This is the third and final entry in a series of posts on teaching ballet in a way that leads to more empowered students. For more on this topic, check out Part 1 and Part 2. What is an empowered dancer? In my opinion, students who are empowered are:
- Self-aware and self-reliant (physically, cognitively, and emotionally)
- Confident and able to make their own decisions
- Adaptable and open to new ideas
- Able to apply their knowledge and skills in new situations
- Capable of physical and verbal self-expression
- Critical and creative thinkers
- Conscious of and empathetic to those around them
This third installment considers ways to build curious and imaginative dancers through the use of creative play and improvisation.
When I first realized I wanted to be a choreographer around age 14, I remember trying to sort of downplay and even outright hide the impulse, at least at first. After all, I was training to be a classical ballet dancer, and classical ballet dancers DANCED. They didn’t aspire to make the dances, they aspired to embody them – to become the swans and fairies and sylphs in works made hundreds of years ago, mostly by men, which had been preserved almost as sacred rites throughout the ages. I felt conditioned to think that choreography, like teaching, was something to be considered as a potential second-act career after the “golden ring” of a performance career with a professional company was reached.
Around the same time, I began to be exposed to more contemporary ballet work, which deepened my interest in how dance was made. I performed in an excerpt from George Balanchine’s Seranade staged by my teacher Kyra Nichols, and was immediately taken with the use of untraditional lines, lush port de bras, swirling patterns, and everyday gesture turned into dance movement. American Repertory Ballet, the company under which I trained, also began pushing the envelope with fierce programs by female choreographers and daringly contemporary pieces by then-director Graham Lustig. My eyes were increasingly opened to a fuller range of physical and expressive possibilities as seen in these works, and my desire to choreograph grew as a result.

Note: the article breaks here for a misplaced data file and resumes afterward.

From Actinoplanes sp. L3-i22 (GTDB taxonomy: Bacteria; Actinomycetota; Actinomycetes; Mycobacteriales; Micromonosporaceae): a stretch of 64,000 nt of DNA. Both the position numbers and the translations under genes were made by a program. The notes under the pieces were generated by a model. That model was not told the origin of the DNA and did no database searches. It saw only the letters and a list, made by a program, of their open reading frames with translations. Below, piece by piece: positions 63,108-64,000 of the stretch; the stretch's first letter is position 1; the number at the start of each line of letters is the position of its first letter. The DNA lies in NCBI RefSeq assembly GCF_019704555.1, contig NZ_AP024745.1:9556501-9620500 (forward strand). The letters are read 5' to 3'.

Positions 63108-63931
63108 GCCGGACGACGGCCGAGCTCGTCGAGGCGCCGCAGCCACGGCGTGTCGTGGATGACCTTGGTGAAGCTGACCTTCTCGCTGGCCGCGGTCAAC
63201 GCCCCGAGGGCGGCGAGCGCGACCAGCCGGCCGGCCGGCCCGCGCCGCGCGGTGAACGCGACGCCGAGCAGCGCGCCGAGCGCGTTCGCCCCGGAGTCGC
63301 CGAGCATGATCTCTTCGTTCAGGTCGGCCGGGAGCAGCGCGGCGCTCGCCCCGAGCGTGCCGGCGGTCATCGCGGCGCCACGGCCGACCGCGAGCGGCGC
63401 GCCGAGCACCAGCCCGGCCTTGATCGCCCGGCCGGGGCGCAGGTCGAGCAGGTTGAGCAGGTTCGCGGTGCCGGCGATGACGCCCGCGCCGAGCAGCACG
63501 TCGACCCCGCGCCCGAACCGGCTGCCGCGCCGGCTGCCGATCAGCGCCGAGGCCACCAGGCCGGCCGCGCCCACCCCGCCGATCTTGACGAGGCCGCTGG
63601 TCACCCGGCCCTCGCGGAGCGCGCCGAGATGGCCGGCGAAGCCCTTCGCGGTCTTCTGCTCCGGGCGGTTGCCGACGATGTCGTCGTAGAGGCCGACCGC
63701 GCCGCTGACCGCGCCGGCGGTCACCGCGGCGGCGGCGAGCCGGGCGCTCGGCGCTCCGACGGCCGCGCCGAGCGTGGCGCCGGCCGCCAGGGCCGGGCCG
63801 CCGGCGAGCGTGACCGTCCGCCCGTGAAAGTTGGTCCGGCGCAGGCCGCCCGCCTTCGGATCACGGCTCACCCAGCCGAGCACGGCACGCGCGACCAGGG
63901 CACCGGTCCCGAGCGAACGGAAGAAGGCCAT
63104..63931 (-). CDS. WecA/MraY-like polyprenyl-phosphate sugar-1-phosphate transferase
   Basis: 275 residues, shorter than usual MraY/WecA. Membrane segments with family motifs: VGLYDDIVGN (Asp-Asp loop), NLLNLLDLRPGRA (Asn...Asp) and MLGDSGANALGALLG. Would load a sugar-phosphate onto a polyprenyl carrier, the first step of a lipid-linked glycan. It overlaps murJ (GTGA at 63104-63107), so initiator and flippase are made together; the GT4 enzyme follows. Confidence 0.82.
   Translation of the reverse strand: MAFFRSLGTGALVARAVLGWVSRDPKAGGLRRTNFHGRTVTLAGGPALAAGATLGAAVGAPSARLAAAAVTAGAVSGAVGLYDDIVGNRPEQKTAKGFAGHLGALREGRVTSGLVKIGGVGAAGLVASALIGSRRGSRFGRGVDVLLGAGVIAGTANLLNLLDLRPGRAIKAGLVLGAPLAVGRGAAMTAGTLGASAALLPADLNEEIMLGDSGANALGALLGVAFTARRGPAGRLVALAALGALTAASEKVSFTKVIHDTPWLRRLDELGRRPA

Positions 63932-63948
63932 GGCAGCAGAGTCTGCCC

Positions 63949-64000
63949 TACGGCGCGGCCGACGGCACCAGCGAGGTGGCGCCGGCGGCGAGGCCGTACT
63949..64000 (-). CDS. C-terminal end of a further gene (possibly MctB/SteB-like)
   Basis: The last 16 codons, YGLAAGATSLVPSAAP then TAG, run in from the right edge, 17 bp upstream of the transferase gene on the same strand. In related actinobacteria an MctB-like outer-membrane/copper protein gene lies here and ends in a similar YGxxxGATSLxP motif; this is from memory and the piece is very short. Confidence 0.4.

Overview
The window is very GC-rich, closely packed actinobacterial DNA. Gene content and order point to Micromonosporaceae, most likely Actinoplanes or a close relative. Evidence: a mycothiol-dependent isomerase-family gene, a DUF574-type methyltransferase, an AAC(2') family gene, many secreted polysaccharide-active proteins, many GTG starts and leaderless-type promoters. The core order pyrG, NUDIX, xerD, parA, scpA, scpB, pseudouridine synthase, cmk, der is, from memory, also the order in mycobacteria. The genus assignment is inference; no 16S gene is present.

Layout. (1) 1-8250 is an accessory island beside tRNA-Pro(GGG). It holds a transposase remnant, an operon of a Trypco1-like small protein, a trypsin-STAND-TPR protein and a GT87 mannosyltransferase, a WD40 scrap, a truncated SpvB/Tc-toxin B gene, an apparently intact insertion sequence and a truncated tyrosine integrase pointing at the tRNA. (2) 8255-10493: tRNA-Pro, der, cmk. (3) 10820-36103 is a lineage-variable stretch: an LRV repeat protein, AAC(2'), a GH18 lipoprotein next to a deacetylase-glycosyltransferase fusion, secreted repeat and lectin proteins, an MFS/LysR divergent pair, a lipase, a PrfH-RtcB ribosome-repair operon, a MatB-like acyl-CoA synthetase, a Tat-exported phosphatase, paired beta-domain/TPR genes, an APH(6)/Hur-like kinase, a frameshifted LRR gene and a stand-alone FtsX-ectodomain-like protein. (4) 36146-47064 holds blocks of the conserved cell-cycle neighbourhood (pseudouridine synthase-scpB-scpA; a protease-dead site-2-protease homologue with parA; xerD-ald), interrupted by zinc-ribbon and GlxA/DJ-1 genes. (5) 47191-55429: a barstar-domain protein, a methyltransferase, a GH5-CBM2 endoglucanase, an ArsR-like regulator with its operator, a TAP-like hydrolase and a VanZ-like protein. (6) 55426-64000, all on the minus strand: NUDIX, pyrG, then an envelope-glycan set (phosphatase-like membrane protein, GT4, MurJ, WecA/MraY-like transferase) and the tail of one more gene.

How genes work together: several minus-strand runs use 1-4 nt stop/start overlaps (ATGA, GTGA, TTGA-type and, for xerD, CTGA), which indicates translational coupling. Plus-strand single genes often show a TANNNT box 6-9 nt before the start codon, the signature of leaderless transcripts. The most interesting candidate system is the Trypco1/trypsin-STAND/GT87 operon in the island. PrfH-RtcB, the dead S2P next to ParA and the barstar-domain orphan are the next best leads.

When Lustig began offering choreographic workshops to students at the school, I jumped at the chance to try to my hand at dance-making. I loved being the one in charge of the entire artistic process: determining a theme for a piece, selecting music, developing the movement, determining the best groupings and stagings, choosing “costumes” (mostly just color-coordinated dance wear), and coaching the dancers on how to execute my vision. It was much more satisfying to me than dancing in someone else’s work.
The pieces I choreographed for these workshops were not very good, but the experiences themselves were life changing for me. Through the process of bringing my dance vision to fruition, I tapped into my creative potential, deepened my capacity for self-expression, and developed organizational skills that could be applied to other areas of my life. Teaching the movement to other dancers and coaching them on their performance of it helped me to grow as a communicator and awakened new leadership skills. Presenting the work to others taught me to accept both criticism and praise gracefully.
Most importantly, I began to develop more confidence in myself and in my goals for the future, even if they didn’t fit what I perceived to be the “right way” of doing things. I found myself less and less stuck on that “golden ring” of performing classical ballet and more interested in following my passion for choreography.